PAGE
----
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Access Type

WSU Access

Date of Award

January 2018

Degree Type

Dissertation

Degree Name

Ph.D.

Department

Computer Science

First Advisor

Hongwei Zhang

Second Advisor

Nathan Fisher

Abstract

Wireless networks are increasingly being explored for mission-critical sensing and control in emerging domains such as connected and automated vehicles, Industrial 4.0, and smart city. In wireless networked sensing and control (WSC) systems, reliable and real- time delivery of sensed data plays a crucial role for the control decision since out-of-date information will often be irrelevant and even leads to negative effects to the system. Since WSC differs dramatically from the traditional real-time (RT) systems due to its wireless nature, new design objective and perspective are necessary to achieve real-time guarantees.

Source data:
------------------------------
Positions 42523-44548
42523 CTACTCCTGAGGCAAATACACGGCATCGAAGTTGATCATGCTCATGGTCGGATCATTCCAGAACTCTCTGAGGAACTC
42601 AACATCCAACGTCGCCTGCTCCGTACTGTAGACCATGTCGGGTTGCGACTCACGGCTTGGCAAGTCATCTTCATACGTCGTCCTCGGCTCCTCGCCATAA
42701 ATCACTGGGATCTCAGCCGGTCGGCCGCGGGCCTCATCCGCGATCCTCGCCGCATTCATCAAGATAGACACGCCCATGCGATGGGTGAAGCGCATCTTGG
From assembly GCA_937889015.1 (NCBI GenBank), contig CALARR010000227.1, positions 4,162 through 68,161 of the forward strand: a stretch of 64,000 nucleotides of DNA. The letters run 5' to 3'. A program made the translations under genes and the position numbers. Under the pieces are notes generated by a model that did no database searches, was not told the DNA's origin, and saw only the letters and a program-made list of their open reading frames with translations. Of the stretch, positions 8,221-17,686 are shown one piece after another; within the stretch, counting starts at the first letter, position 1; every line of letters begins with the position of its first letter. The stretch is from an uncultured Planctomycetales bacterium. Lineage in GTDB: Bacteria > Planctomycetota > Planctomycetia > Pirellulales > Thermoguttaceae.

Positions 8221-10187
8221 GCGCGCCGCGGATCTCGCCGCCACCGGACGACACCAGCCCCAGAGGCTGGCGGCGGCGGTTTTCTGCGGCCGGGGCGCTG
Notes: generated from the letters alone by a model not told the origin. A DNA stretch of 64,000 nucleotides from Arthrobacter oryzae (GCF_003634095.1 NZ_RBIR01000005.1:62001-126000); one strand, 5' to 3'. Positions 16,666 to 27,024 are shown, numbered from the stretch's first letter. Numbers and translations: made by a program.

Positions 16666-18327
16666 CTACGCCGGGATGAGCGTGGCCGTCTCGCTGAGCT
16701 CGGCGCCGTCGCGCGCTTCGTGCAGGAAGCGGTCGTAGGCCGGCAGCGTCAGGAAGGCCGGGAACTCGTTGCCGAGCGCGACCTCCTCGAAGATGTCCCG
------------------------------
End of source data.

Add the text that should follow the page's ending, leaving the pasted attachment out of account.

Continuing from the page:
First, we proposed Optimal Node Activation Multiple Access (ONAMA) scheduling protocol that activates as many nodes as possible while ensuring transmission reliability (in terms of packets delivery ratio). We implemented and tested ONAMA on two testbeds both with 120+ sensor nodes.

Second, we proposed algorithms to address the problem of clustering heterogeneous reliability requirements into a limit set of service levels. Our solutions are optimal, and they also provide guaranteed reliability, which is critical for wireless sensing and control.

Third, we proposed a probabilistic real-time wireless communication framework that effectively integrates real-time scheduling theory with wireless communication. The per- packet probabilistic real-time QoS was formally modeled. By R3 mapping, the upper-layer requirement and the lower-layer link reliability are translated into the number of trans- mission opportunities needed. By optimal real-time communication scheduling as well as admission test and traffic period optimization, the system utilization is maximized while the schedulability is maintained.

Finally, we further investigated the problem of how to minimize delay variation (i.e., jitter) while ensuring that packets are delivered by their deadlines.

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